A Community Conversation

By: Steve Scruggs
September 25, 2017

Over the past 30+ years in my job at The Lakeland Economic Development Council, we have typically focused on communicating with our 140 members, key City of Lakeland contacts and our local newspaper, The Ledger.  This strategy had always been effective and worked for us.  We thrived in an environment of working behind the scenes and giving credit to others.

A number of community issues, the ever-increasing speed in which information is shared and public opinion is shaped, has caused us to reconsider our communication strategy.  We are not just thinking about how we communicate, but who needs to know, and when they need to know it.

As an organization, we have been testing new communication and marketing strategies through Catapult & YLakeland:

LEDC, on the other hand, as mentioned above, has not changed its communication strategy in 30 years, other than adding a Facebook page to promote our members a few years ago.  This may seem odd to anyone who is not an LEDC member, but to us, it made a lot of sense.  Much of the work we do for the companies we attract, and serve, is confidential.

Confidentiality will continue to be the “norm” for us with regards to our day to day business as it relates to recruiting and retaining new and expanding businesses.  Having said that, helping create jobs is only a portion of what we do.

Almost as important as creating jobs, is helping create the infrastructure in our community to support those jobs.  Infrastructure can be anything from utilities and roads to creating opportunities for internships and entry level jobs for our 17,000+ college students to supporting lifestyle entrepreneurs that are building 3rd spaces (between work & home) that all of us want to experience.

That brings us to why the LEDC is going to change its communication strategy.  We believe we need to have an ongoing community conversation about Lakeland’s infrastructure.  Those conversations don’t just need to be between the LEDC and City Hall.  What do you want your community to look like?  Where do you want us to invest our time, talents and treasures?

Do you like what you see in Downtown Lakeland?  Do you want it to grow?  Does our City need a Master Plan?  Do you want Commercial Air Service at Lakeland Linder Regional Airport?  Do you want gigabit internet speeds?  What about Public Education, is it working for you and your family?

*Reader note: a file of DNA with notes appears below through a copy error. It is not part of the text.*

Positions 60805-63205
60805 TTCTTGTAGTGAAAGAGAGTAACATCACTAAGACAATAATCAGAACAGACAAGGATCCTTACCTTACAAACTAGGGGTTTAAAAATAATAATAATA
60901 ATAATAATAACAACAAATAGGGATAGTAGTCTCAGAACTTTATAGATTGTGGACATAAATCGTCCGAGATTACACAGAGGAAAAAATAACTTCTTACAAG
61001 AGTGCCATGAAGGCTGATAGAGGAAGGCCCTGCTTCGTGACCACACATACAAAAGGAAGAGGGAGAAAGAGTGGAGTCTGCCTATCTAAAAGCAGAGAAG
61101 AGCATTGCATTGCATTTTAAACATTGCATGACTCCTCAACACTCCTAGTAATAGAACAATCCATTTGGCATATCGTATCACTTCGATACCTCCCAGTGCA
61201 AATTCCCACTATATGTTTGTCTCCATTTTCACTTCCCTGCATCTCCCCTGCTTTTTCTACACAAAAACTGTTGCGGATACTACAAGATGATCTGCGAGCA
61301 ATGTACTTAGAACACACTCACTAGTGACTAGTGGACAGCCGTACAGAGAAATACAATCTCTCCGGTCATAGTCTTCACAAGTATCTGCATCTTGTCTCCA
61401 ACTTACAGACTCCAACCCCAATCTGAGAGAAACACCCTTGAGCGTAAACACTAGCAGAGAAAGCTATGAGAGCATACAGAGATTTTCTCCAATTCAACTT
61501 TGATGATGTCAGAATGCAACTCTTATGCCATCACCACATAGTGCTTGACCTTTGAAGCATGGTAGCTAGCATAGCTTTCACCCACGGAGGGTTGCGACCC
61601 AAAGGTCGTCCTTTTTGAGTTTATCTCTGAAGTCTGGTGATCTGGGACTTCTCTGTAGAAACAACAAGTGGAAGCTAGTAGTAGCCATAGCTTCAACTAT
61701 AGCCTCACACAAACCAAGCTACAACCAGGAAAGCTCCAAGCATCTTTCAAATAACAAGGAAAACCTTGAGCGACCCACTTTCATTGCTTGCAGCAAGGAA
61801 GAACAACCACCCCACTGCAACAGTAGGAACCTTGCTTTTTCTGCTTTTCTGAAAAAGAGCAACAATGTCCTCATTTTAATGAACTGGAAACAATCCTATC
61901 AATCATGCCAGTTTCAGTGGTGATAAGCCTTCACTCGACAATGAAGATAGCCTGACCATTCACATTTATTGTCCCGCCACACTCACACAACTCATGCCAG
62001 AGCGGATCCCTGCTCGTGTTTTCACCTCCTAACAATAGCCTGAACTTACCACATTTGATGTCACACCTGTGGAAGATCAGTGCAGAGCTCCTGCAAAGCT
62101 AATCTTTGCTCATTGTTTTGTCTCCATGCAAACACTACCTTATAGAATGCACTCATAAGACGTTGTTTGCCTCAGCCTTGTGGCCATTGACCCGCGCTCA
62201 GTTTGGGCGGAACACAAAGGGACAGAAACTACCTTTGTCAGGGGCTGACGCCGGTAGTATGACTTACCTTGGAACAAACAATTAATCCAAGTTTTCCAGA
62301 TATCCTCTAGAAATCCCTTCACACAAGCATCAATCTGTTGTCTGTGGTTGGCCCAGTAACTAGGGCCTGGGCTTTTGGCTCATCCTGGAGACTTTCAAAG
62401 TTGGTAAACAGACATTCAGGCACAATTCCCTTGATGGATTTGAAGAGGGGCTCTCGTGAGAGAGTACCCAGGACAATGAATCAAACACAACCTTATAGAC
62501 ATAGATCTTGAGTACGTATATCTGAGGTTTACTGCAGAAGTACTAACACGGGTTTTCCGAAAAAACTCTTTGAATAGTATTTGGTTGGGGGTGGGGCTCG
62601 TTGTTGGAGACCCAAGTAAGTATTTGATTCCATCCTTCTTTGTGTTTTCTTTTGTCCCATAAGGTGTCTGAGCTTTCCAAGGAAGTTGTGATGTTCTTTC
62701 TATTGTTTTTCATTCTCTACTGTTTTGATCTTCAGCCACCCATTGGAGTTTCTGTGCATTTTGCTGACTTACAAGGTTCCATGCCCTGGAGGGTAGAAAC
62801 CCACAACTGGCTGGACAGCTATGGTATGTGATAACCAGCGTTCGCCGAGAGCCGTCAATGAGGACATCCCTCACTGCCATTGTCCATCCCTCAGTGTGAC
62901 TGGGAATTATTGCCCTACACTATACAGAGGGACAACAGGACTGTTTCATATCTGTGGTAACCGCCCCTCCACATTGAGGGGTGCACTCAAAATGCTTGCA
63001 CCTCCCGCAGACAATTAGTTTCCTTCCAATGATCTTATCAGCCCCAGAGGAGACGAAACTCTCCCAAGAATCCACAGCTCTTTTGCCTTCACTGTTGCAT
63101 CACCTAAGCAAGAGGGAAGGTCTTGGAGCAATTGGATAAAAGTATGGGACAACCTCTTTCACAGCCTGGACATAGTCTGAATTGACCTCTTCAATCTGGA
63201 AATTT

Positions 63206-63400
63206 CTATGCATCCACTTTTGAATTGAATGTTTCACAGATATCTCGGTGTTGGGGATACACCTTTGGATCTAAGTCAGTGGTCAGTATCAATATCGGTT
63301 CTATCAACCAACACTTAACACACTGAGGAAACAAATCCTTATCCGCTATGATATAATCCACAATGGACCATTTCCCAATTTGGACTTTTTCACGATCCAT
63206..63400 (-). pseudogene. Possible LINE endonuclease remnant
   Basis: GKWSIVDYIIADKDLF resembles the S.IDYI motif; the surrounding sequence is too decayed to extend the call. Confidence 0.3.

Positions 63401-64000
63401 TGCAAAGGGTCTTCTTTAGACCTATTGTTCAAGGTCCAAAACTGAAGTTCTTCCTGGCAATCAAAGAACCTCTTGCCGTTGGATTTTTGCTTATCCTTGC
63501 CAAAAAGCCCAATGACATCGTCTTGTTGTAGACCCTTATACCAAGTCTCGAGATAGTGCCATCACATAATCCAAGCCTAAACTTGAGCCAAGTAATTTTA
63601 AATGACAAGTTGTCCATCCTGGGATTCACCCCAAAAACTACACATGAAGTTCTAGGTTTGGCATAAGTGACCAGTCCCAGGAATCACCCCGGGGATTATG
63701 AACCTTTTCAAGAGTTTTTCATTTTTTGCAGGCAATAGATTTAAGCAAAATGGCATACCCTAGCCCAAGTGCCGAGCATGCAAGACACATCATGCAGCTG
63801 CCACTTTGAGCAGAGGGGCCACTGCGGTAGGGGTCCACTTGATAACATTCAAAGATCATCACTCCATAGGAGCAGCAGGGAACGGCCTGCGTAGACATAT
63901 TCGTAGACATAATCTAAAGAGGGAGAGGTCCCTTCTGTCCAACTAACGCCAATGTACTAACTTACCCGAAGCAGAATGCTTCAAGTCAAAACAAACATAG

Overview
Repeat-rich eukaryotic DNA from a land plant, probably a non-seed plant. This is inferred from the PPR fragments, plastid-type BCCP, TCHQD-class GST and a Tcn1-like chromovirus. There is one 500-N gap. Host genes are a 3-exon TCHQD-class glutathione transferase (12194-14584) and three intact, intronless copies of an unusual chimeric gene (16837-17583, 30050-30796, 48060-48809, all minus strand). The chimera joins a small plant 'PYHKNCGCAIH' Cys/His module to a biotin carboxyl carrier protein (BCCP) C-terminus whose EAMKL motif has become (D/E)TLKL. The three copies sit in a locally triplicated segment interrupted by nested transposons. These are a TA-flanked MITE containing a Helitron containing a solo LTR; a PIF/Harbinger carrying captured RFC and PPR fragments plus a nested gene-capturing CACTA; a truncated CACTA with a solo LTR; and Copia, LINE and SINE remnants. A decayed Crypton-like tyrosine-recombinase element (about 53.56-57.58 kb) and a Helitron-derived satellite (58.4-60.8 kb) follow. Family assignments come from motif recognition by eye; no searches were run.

In future blogs, we would like to tell you why these issues are important, or not important, from an Economic Development perspective.  We are not experts on all of these topics, nor do we plan to tell you, or the City, how you should think, or what you should do.  We will however, share with you how these issues affect our efforts to create jobs, and more importantly, high-skill, high-wage jobs in our community.

We believe it is time for the LEDC to get out of its comfort zone with regards to communicating with our community beyond our membership.  This will be uncomfortable, so bear with us as we learn to navigate in this world of instant feedback and opinions.

We are ready to change our mindset (set of assumptions, methods, or notations held by one or more people or groups of people) and write a new narrative (a spoken or written account of connected events, a story) with regards to how the LEDC communicates with our community.

I was recently listening to Gordon Lightfoot’s 1971 hit song  “If you could read my mind” and thought that that is exactly what I have been doing for most of my adult life here at the LEDC, expecting people to read my mind.  It’s time to shift the paradigm, here, you will find what’s on my mind, and the LEDC’s, with regards to the issues facing our community.

Would you join us on this journey?  Would you be willing to listen and share your thoughts?  We are ready to be vulnerable, lets’ start the conversation.  We look forward to hearing from you.  Steve…

If you have questions, concerns or comments you don’t want to share publicly please feel free to call me at the office at 863-687-3788.

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